- How is kidney cancer treated?
- Surgery for kidney cancer
- Other types of treatments for kidney cancer
- Active surveillance for kidney cancer
- Radiation therapy for kidney cancer
- Chemotherapy for kidney cancer
- Targeted therapies for kidney cancer
- Biologic therapy (immunotherapy) for kidney cancer
- Pain control for kidney cancer
- Clinical trials for kidney cancer
- Complementary and alternative therapies after kidney cancer
Pain control for kidney cancer
Pain is a major concern for some people with advanced kidney cancer. Be sure to tell your doctor or nurse about any pain you are having. Unless they know about your pain, they can’t help you.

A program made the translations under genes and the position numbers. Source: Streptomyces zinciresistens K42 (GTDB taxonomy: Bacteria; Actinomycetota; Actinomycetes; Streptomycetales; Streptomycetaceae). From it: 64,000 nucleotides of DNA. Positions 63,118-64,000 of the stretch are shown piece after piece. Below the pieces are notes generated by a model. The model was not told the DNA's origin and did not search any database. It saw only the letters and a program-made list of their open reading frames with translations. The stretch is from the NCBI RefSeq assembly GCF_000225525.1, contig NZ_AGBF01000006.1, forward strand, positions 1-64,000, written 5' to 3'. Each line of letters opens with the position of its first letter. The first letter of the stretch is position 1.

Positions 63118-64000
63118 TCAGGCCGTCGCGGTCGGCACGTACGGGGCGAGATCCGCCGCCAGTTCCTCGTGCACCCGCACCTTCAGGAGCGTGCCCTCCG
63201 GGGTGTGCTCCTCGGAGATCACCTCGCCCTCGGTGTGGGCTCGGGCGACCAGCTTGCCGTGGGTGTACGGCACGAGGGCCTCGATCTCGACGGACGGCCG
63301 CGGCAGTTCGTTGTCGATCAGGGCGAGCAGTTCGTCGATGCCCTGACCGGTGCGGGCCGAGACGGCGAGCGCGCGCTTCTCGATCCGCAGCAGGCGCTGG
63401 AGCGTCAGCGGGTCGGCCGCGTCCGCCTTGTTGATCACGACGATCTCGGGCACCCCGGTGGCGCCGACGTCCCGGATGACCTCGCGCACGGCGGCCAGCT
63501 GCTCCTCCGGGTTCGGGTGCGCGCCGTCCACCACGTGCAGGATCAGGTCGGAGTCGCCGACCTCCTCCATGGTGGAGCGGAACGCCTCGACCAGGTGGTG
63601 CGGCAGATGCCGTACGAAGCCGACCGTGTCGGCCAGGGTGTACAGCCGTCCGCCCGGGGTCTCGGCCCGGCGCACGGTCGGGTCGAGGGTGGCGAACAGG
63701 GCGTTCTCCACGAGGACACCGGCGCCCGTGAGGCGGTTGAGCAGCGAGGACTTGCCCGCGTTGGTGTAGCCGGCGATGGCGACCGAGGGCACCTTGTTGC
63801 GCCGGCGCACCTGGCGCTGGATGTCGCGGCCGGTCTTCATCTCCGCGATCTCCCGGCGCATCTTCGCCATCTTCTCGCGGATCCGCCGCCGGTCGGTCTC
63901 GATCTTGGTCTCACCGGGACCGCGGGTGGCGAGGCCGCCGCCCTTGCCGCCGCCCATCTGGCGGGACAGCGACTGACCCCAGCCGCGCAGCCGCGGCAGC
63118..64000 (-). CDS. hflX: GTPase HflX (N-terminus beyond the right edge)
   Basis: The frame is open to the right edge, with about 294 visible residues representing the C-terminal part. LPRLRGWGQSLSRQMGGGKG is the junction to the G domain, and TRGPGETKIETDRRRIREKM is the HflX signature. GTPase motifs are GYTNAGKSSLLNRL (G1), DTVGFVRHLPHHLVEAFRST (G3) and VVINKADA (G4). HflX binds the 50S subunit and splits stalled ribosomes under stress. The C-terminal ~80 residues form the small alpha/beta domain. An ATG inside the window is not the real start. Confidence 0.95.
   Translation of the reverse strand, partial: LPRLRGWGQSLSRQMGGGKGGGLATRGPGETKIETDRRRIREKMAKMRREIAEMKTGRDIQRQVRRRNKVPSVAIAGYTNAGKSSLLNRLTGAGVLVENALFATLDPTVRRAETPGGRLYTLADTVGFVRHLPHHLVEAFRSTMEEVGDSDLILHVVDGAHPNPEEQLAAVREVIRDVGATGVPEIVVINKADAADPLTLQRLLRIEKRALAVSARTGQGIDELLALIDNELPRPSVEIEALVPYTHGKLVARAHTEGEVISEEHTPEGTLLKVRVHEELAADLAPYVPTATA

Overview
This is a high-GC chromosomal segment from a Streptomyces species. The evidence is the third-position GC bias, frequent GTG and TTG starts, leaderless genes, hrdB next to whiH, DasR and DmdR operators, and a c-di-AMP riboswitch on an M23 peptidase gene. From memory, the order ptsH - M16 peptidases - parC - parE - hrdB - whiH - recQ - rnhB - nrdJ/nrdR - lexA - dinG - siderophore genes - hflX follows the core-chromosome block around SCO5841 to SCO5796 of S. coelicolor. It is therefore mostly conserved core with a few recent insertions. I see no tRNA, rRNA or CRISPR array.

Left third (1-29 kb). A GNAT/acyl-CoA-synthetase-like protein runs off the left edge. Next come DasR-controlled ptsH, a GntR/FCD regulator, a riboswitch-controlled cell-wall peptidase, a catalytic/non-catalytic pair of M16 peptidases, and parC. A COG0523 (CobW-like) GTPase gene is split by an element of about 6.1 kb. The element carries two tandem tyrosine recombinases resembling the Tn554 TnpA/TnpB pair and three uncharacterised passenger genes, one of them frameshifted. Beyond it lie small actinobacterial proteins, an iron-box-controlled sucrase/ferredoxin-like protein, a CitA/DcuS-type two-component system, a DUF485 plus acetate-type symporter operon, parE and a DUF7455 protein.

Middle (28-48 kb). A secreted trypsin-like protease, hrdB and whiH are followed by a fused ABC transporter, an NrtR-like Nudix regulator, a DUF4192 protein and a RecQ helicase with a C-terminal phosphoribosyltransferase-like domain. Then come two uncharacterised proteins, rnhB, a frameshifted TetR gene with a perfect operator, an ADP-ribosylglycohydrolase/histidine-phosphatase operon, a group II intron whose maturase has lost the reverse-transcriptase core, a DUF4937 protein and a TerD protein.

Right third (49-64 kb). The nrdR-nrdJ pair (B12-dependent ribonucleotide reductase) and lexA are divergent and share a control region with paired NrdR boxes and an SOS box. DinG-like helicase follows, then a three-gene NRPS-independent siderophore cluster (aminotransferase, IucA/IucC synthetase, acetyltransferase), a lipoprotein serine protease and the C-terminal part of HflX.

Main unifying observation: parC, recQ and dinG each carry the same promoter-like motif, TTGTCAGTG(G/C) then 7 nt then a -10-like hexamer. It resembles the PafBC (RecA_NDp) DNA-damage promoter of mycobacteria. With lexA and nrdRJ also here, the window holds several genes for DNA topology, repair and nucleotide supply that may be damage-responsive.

For most people, treatment with morphine or other opioids (the strongest pain medicines) will work to control the pain. For the treatment to work best, the pain medicines must be taken on a regular schedule, not just when the pain gets bad. Some long-acting forms of morphine and other drugs need to be taken only once or twice a day.
In some cases, surgery or radiation may help relieve pain caused by cancer spreading to certain areas. This is called palliative treatment. In people whose cancer has spread to the bones, drugs called bisphosphonates may also be helpful. Sometimes experts in pain control can do special procedures such as a nerve block to lessen pain.
Last Medical Review: 11/27/2012
Last Revised: 01/23/2013